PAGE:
Tuesday, December 26, 2006
In the Gurdjieff work there is a thing called Chief Feature.
Chief feature is a part of ourselves around which everything else forms. In Gurdjieff's teaching this part is understood, generally speaking at least, to be an inner obstacle. That is, it's a major part of what blinds us to ourselves. As he said to Ouspensky, "Every man has a certain feature in his character which is central. It is like an axle round which all his 'false personality' revolves. Every man's personal work must consist in struggling against this chief fault" (In Search of the Miraculous, Harcourt Brace, p.226)
Chief feature is probably not "all negative." We actually need it. After all, in our relatively crippled ordinary state- we are all so partial we limp along through life without any inner unity, and are constantly trying to compensate for our lack of inner connection- we need at least some strong part to help us along. Life is always unexpectedly battering us in one way or another, and if we can't meet it in a right way- with balance and unity- then we better have a few defenses to deploy.
It is a deal with the devil. Chief feature becomes a steel shield formed at the very front of our being to protect us. Our conduct in life all takes place from behind this barrier. After we've finished forming it rather early in life, nothing really gets in, and a lot of our real essential self can't get out. No matter what happens, chief feature is right there, advising us, reassuring us, rationalizing, and making sure that we're comfortable.
Even if what we are comfortable in is a big pile of our own excrement.
The price of relative saftey is this imprisonment. Life is held at arm's length, producing a state referred to in various ways such as sleep, lack of relationship, attachment, or identification.
Dwelling behind this wall of our own making, we all convince ourselves that the view from the little slit through which all our exchanges take place is a damned good one.
In fact, the view is so good we don't even know we have a wall.
Chief feature is invisible. So invisible that Gurdjieff advised us if we are told what it is, we will most certainly deny it. I know a little about how this works because of my experience with denial in alcoholism. What little I know is scary, because what I do know is that I was absolutely delusional about my drinking.
The implication is that chief feature causes us to live in an equally profound state of delusion about ourselves. It takes great effort to see through a veil that thick.
A lot of what keeps chief feature "functioning within acceptable parameters" (as my favorite character on Star Trek- The Next Generation, Data, used to say)- is negativity.
Why does chief feature remind me of Data, you might ask? Well, first of all, he's a construction- a piece of hardware made for practical purposes. Like those who we call sociopaths- thank God he's not that type- he's not even human, even though he appears to be. Hiding behind our chief feature puts a little sociopath in all of us.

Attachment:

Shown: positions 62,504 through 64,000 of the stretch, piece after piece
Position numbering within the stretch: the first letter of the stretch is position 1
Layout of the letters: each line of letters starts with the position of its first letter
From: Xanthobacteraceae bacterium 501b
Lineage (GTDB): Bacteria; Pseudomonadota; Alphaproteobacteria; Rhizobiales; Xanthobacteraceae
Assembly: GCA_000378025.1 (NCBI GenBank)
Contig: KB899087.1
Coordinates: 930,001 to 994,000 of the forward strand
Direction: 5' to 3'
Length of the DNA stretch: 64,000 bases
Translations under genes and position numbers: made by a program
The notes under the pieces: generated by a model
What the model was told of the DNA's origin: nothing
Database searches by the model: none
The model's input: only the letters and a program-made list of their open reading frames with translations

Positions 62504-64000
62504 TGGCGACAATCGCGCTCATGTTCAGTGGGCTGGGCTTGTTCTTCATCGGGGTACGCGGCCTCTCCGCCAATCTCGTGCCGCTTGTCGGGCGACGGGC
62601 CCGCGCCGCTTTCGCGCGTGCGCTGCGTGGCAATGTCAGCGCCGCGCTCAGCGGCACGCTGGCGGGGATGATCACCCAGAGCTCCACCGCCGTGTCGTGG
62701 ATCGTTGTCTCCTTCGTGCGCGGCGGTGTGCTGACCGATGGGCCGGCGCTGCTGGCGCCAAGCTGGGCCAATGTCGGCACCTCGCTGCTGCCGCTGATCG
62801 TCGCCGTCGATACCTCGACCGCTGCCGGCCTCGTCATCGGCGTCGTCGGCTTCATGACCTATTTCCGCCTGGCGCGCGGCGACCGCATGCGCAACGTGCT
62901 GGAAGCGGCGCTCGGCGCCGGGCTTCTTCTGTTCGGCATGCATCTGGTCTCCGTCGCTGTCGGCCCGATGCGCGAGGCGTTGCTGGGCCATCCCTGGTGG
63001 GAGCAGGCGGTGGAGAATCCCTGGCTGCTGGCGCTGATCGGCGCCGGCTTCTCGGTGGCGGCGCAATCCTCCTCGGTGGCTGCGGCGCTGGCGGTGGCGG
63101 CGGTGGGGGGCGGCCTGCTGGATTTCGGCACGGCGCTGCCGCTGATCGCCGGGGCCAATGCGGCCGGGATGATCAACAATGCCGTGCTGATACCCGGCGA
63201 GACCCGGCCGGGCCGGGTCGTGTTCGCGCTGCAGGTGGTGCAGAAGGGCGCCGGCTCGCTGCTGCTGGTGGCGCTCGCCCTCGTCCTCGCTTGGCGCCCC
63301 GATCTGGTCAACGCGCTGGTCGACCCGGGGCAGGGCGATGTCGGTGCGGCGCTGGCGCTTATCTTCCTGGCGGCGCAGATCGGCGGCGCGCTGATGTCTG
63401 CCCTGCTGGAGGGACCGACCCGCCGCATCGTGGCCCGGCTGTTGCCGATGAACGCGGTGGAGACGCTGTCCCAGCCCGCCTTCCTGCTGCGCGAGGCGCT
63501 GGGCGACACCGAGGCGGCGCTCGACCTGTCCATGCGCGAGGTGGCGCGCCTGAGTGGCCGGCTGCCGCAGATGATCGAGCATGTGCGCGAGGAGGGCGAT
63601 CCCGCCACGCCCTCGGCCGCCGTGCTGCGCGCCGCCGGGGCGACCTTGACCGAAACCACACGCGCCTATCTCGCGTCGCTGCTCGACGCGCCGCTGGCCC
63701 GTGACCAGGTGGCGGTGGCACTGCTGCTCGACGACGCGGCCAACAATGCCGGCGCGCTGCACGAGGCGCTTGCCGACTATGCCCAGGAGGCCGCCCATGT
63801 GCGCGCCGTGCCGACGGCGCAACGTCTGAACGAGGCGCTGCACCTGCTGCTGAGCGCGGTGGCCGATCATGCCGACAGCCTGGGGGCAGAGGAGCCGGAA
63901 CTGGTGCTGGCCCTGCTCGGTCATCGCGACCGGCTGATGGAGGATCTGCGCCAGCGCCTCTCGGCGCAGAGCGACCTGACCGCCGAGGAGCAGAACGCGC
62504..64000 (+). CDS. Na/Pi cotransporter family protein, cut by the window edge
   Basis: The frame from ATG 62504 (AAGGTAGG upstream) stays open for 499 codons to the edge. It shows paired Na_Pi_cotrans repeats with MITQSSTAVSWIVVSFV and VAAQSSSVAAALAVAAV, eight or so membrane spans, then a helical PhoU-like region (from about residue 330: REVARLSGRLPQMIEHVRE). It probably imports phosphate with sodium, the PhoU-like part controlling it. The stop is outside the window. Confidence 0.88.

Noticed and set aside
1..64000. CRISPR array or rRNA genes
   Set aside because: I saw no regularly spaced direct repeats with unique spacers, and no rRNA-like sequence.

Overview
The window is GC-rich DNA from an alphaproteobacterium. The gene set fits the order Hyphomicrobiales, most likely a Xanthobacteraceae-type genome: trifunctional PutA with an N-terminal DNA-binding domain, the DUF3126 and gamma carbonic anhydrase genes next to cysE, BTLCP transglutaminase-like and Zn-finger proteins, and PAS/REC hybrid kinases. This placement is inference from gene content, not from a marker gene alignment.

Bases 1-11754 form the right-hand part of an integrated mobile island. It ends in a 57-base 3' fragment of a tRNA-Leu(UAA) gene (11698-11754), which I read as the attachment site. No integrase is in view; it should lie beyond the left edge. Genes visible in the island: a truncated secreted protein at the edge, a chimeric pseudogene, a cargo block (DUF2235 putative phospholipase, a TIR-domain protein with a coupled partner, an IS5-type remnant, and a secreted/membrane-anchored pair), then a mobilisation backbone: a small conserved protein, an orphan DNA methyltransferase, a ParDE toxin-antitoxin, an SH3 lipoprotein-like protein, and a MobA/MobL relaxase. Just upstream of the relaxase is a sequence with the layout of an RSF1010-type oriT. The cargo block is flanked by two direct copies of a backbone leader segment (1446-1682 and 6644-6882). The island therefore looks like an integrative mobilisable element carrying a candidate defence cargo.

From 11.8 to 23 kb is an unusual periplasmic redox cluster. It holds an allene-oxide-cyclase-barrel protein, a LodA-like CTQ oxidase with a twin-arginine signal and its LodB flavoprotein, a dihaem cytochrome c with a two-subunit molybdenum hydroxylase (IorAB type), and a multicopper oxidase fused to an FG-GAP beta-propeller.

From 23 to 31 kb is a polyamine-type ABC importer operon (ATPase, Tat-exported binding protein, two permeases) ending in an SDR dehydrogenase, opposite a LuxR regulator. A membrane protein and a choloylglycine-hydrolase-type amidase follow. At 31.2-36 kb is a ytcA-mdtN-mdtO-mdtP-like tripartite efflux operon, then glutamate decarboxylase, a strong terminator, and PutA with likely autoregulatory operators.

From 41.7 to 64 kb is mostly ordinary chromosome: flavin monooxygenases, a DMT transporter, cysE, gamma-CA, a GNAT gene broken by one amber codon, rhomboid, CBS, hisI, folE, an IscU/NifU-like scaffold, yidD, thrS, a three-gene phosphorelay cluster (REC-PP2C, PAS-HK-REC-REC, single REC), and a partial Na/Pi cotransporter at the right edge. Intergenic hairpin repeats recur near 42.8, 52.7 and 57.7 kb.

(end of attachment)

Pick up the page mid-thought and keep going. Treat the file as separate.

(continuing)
Data, however, is a very sympathetic character- for a robot. He's humorous (unintentionally, of course, but that is part of his pathos,) filled with facts, eager to contribute, always calculating, and has an earnest desire to understand these confusing, illogical beings called humans.
The problem is, robots don't have the equipment to do that. Like the cowardly lion of Oz, Data has no emotions- no heart. Above all, Data is a machine, and as we viewers all know, machines can't be human beings. Because he's a machine, important facts about humans completely escape him.
Ever feel that way about yourself? I sure do. I think we're all like Data, except that- lucky for him!- he doesn't have the capacity to be negative. Maybe that's why we feel sympathy for him.
(And perhaps it's not such a bad thing to have a little sympathy for our machine- which is the subject for a future blog under the heading 'sympathy for the devil.')
In the absence of any real emotion- real compassion, real empathy, reaf feeling, all of which our inner barriers actively exclude-, the machine of chief feature gets to work to devise the best substitue it can. And most of the time, unfortunately, that seems to be negativity. Negativity is much easier to manufacture than real feeling, because it can be effortlessly produced from the natural friction between our wall and the outside world. And there's always friction, isn't there?
The problem is, that friction generates heat.
Inside this inner fortress, we live in a perpetual state of fear. This fear is created by the very presence of the wall itself, which blinds us to 99% of what we need to know about what is going on around us. Over time, our fortress fills up with all kinds of volatile chemicals. Every so often the friction produces enough heat and the whole thing goes kablooey.
We all know what that feels like. The results of this repeated accumulation and detonation of inner negativity destroy everything we work for. If we don't come to grips with it, no matter what we try, we keep finding ourselves in the middle of a pile a rubble that- just a few moments ago- was supposed to be the foundation of an inner temple.
I probably don't spend as much time as I should studying this thing called chief feature. It's the core of what self-observation is all about. So- along with the study of my negativity- it could be interesting to make this a more active part of my questions about myself in 2007.
If anyone else reading the blog is interested in exchanging about their own experiences and work with their negativity- either privately via e mail, or in this public forum- I'd welcome hearing from them.
Oh, and in case you're wondering what today's photo is all about, that's moose at the entrance to Pompeii. Draw your own conclusions.
May we all feed well on this rich food of impressions called "life" today-